Paul Arcia is admitted to practice in the Bankruptcy Court in the Southern District and in the Middle District.

Paul Arcia brings his business and bankruptcy experience to assist Homeowners Association in the Bankruptcy Courts.  The Bankruptcy representation extends to the Association as either a Creditor or a Debtor in Possession.

Representation as Creditors

Associations require bankruptcy court representation as Creditors. Many unit owners file bankruptcy (usually Chapter 13) to avoid paying their past due assessments to the Association. It is essential that the Association have competent and experienced bankruptcy counsel file “timely” proof of claims. Failure to timely file the proof of claim may result in the Association losing its rights to collect the past due assessments and large delays in the collection of post-bankruptcy assessments.

Representation as Debtor

Some Associations may have accumulated large debts due to a variety of reasons, or have large Court Judgments entered against them, or may have excessive litigation or high litigation exposure; in some cases a Chapter 11 Bankruptcy may be the practical solution.
The Law Firm has represented several Condominium Associations who have successfully reorganized under Chapter 11.

Associations with large debts can reorganize through Chapter 11 and pay these obligations over a five (5) year period or longer.  Under certain circumstances, it is possible that the Association may obtain a reduction of its debts through negotiations with creditors.  In a recent Chapter 11 case, the firm represented an Association in which a creditor did not timely file its proof of claim and the Association was able to avoid paying a claim of  $ 120,000.00.  In another Chapter 11 Case, Paul negotiated $ 500,000.00 of debt with creditors and was able to obtain a plan in which the Association paid seventy (70) cents on the Dollar and payable over five years.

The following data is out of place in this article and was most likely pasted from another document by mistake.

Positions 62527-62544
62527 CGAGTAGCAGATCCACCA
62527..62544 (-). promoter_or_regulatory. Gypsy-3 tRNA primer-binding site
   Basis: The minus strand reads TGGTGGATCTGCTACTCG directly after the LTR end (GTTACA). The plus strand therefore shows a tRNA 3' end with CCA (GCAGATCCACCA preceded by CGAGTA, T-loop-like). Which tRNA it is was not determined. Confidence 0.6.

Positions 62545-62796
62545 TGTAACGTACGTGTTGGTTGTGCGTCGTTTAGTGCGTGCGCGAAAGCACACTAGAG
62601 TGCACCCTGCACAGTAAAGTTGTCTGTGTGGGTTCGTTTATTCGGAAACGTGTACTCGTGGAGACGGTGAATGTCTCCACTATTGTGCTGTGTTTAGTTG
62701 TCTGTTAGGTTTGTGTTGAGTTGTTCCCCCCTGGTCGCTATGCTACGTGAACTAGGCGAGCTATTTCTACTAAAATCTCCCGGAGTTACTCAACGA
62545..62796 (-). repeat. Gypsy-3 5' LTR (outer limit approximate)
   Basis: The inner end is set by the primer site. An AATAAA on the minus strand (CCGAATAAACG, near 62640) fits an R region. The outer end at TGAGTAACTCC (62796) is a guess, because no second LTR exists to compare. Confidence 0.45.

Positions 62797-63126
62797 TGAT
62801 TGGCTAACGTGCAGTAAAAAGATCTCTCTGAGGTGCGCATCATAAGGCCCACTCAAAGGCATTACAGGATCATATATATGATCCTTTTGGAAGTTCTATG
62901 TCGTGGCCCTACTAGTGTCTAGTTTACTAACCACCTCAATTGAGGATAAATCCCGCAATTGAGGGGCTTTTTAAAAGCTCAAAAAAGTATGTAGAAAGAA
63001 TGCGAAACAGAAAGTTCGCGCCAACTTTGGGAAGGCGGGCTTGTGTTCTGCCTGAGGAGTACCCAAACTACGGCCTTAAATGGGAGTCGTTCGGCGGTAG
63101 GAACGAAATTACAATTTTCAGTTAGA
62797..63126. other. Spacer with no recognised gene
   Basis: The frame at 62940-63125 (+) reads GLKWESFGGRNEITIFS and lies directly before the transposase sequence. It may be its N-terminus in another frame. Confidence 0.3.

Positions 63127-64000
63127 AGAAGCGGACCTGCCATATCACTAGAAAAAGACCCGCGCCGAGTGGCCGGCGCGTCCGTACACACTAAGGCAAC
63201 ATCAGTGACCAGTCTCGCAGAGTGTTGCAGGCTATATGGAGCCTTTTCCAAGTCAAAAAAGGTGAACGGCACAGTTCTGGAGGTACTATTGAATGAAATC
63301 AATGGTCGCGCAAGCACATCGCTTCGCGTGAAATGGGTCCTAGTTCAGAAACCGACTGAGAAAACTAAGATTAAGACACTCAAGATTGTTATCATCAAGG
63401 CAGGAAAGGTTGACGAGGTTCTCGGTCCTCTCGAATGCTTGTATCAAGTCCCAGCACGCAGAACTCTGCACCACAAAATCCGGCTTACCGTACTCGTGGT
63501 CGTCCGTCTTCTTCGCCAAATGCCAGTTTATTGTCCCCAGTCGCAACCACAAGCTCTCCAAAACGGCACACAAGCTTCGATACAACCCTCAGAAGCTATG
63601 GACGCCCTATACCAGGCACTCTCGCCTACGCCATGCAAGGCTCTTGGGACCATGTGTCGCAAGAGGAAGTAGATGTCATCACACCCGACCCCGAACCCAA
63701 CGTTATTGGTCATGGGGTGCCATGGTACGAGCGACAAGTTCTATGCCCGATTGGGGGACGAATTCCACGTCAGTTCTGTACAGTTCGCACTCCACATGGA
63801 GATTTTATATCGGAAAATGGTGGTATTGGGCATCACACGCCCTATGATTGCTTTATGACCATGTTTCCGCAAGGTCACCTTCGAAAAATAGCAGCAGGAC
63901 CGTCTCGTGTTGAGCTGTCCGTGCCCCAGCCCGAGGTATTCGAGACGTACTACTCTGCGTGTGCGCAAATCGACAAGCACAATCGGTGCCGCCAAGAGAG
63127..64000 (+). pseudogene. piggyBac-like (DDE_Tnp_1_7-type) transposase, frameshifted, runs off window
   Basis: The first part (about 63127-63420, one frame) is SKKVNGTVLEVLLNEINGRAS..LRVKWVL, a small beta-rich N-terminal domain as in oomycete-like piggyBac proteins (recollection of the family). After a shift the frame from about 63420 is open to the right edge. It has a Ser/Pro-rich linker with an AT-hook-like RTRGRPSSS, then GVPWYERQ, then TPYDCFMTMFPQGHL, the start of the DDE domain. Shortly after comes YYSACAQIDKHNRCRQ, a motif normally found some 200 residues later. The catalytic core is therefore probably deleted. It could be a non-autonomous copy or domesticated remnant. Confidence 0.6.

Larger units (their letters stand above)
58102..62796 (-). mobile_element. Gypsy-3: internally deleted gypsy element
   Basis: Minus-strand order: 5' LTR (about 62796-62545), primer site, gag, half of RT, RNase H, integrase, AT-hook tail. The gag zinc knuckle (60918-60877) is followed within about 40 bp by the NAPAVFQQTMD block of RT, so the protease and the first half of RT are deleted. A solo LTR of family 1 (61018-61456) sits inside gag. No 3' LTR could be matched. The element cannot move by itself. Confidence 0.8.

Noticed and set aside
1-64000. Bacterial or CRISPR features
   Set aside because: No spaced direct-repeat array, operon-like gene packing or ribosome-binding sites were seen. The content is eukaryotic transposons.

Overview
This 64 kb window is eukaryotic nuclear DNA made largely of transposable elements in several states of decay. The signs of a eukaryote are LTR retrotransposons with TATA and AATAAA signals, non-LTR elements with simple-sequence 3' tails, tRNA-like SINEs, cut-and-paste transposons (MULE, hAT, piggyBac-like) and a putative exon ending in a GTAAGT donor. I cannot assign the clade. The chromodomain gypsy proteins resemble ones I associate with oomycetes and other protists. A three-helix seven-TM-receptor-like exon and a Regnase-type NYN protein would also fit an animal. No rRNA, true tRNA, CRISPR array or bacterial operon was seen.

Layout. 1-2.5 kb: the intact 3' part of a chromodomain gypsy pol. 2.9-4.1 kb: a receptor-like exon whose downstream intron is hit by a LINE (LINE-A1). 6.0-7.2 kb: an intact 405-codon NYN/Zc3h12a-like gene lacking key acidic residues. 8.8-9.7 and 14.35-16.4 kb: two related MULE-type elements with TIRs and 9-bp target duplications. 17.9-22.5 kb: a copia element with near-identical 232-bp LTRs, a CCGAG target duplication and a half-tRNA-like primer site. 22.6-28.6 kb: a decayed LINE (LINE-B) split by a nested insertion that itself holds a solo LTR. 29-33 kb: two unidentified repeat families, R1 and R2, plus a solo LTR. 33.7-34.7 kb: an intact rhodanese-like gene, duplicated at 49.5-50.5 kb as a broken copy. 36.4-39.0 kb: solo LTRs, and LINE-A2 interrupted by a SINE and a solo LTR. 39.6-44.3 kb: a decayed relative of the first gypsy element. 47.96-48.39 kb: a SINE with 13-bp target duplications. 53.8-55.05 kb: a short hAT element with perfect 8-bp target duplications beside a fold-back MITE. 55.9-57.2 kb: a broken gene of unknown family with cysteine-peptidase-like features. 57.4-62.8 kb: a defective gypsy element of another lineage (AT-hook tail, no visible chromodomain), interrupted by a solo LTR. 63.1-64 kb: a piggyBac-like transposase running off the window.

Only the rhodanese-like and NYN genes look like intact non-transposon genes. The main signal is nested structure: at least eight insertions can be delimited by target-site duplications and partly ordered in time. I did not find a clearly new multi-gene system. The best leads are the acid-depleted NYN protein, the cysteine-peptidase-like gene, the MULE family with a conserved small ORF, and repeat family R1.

Bankruptcy is a good tool for Association’s who have high exposure due to active litigation and/or have judgments entered against them.  An Association which is plagued with active litigation is not only exposed to a Judgment in the event the Association, it is also subject to draining legal bills.  On the filing of a Bankruptcy Petition, the “automatic stay’ goes into effect.  The automatic stay acts as an injunction which halts all actions by creditors including lawsuits in which the Association is involved with.  In one recent case, the Law Firm represented an Association with over five active state court litigation cases in which the Association had spent a $ 1,000,000.00 in legal fees over a two year period defending these actions.  There appeared to be no resolution to the Association’s state court litigation cases and the Association faced large financial exposure if it lost the litigation. Paul took over the cases and filed Chapter 11 on behalf of the Association.  In Chapter 11 all five cases were consolidated  into the Bankruptcy Court and were resolved in an expedited basis.  Most of the cases resulted in no payment to the Creditors and the case with the largest exposure was settled for ten cents on the dollar payable over seven years.